Often, these organic materials are pollutants in the water or air (as shown above), or bacteria, either airborne or on surfaces. For this reason, titania is being incorporated into a lot of building materials such as roofs and external paneling (to treat local air pollution), or internal paneling or tiles (in, say, a hospital, to reduce surface bacteria concentrations). Here's a cool picture showing a comparison between ordinary tiles (the super dirty ones) and titania coated tiles (very clean!).

My project uses titania for it's ability to break down organic pollutants in water. This sounds pretty simple: you throw the titania in the water, put it in sunlight, and the titania cleans it all up. But afterwards, how do you separate the titania from the clean water so that you can use it again? This is where my project comes in. I'm going to be synthesizing magnetic titania "core-shell" pebbles. Titania by itself is not magnetic, but what you can do it make an M&M like structure where you have a magnetic material in the core, and the titania around it as the shell. The cool thing about this is that once you've got the water all cleaned up, you simply turn on a magnetic field to separate out the titania for reuse. Easy! The magnetic core is typically iron oxide. So, in order to do this, I first have to make tiny iron oxide spheres, then coat them with titania. Because science is never simple, we have one more problem. The direct contact between the iron oxide and the titania seems to reduce the photocatalytic activity (how well it works to break down the pollutants) of the titania. So, we have to add in a "buffer" layer of silicon dixoide between the iron oxide and the titania. This adds another step to my process: make the iron oxide spheres, coat them with silica, then coat them with titania.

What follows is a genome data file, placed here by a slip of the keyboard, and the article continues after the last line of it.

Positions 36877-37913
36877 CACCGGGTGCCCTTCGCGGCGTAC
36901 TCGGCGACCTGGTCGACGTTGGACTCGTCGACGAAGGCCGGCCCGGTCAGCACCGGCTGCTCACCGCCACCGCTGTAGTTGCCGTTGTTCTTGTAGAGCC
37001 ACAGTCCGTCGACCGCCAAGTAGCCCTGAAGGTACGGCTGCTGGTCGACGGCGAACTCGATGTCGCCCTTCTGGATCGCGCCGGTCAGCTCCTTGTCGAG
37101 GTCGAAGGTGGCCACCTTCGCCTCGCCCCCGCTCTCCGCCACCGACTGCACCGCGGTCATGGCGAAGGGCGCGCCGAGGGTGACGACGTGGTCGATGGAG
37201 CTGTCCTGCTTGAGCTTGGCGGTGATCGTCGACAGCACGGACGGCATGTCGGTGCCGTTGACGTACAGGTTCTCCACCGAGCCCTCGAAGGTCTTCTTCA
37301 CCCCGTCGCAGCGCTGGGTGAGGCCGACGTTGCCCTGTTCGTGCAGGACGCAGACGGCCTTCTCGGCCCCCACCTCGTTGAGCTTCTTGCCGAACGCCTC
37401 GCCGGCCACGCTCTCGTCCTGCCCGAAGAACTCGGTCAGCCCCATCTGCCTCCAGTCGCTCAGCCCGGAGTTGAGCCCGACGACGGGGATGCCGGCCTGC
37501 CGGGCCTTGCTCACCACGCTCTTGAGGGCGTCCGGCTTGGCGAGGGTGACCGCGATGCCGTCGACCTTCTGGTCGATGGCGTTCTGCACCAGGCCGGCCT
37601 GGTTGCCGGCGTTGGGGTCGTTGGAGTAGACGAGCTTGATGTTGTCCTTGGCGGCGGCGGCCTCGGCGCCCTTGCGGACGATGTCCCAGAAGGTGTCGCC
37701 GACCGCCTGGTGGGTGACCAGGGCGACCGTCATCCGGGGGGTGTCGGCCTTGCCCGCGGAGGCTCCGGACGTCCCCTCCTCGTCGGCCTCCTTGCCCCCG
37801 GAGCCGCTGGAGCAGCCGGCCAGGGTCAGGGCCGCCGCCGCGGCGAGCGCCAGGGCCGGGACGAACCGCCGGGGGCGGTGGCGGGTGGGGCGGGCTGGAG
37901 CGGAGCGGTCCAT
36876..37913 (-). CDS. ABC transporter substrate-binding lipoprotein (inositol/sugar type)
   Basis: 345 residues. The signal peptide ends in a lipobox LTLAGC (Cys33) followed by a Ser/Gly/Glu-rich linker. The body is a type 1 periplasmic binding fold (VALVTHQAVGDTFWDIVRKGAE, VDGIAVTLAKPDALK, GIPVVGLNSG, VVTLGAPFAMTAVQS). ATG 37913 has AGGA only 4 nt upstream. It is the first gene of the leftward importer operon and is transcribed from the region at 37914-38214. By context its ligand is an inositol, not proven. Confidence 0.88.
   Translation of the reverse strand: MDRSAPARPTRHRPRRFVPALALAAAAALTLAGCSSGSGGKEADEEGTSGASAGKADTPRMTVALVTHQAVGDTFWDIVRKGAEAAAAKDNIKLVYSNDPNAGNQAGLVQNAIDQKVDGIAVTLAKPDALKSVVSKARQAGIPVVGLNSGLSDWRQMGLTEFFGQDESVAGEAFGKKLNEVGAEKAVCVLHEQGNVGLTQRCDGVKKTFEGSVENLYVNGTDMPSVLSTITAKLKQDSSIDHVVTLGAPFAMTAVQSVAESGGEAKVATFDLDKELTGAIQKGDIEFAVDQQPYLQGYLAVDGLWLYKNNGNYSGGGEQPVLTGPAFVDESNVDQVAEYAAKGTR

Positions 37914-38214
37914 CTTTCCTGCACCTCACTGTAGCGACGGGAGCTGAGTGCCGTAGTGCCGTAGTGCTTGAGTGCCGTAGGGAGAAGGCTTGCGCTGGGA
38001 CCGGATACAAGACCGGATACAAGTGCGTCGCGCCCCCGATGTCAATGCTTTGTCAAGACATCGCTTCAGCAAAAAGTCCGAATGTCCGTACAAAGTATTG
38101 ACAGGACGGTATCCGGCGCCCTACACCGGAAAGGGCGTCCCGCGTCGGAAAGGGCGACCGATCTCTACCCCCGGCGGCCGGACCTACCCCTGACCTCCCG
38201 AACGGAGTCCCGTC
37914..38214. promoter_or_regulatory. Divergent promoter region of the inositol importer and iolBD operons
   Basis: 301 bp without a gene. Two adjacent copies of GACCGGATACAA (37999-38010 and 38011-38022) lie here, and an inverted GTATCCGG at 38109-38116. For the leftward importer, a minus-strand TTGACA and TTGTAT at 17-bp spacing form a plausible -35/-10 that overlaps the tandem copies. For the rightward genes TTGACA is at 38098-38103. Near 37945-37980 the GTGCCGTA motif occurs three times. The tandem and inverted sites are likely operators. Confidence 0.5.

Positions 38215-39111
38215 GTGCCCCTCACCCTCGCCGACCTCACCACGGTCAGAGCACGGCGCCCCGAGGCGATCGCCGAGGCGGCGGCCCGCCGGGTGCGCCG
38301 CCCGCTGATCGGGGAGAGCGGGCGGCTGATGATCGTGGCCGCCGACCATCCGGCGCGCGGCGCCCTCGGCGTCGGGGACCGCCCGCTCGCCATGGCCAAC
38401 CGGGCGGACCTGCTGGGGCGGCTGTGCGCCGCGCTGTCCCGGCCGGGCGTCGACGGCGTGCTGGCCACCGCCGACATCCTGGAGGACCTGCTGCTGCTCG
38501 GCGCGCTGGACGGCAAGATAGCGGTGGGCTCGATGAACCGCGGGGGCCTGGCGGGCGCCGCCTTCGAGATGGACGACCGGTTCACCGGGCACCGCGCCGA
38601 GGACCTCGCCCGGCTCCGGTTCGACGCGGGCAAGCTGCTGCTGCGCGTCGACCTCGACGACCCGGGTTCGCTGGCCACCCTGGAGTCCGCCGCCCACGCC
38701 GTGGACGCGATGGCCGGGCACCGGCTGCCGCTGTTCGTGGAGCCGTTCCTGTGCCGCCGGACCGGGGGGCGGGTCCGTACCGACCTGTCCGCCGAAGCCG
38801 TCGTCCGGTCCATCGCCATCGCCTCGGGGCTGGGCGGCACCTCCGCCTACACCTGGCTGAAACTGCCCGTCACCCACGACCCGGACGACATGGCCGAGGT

Just making these pebbles is not too hard - it takes time but ultimately it's not all that challenging. Now here's where the fun starts. Materials can be divided into two classes: crystalline and amorphous. Crystalline materials have a very regular, predictable structure in which each atom goes in a certain position. Amorphous ones don't. They're just all jumbled up every which way. Here is a good comparison.Normally the way to check for crystallinity is to use x-ray diffraction, which I've talked about before. But in the case of titania, there is often a pretty significant amorphous content that doesn't show up on the x-ray diffraction spectrum. There are other ways to figure out the amorphous content, but I won't go into them right now because they're pretty complicated of course, I have to do them for this project). But what previous studies have found is that the amorphous content of the titania is possibly related to the photocatalytic activity of the material. So, part of my project will be trying to pin down this correlation. This first requires me to set a standard method for determining the amorphous content of the material (I probably get to use a synchrotron - a huge circular particle accelerator. So cool!). Then, I'll look at the photocatalytic activity and see how that corresponds to the amorphous content and what can be modified in the material synthesis to change the amorphous fraction of the material.

This is probably more than enough work for nine months. Better go get started.

Update: I just tried to go get my materials to start this and they are locked up in this guy Hou Ran's cabinet and Hou Ran isn't going to back until Wednesday and no one has the keys. My postdoc just told me to go sightseeing. Hahaha Singapore is so inefficient like this.

Wednesday, September 2, 2009

Another Short One

Hello there,

So I've moved in to my flat and am currently borrowing my flatmate's wireless, so I'll be quick. Longer posts will have to wait for about 1 week until I have my own internet. Flatmates are all really nice, things at school went well even though I had to fill out massive amounts of paperwork, and tomorrow I should be having my first meeting about research. Also, I have an address now! See the side bar. Because you all know how much I love getting mail.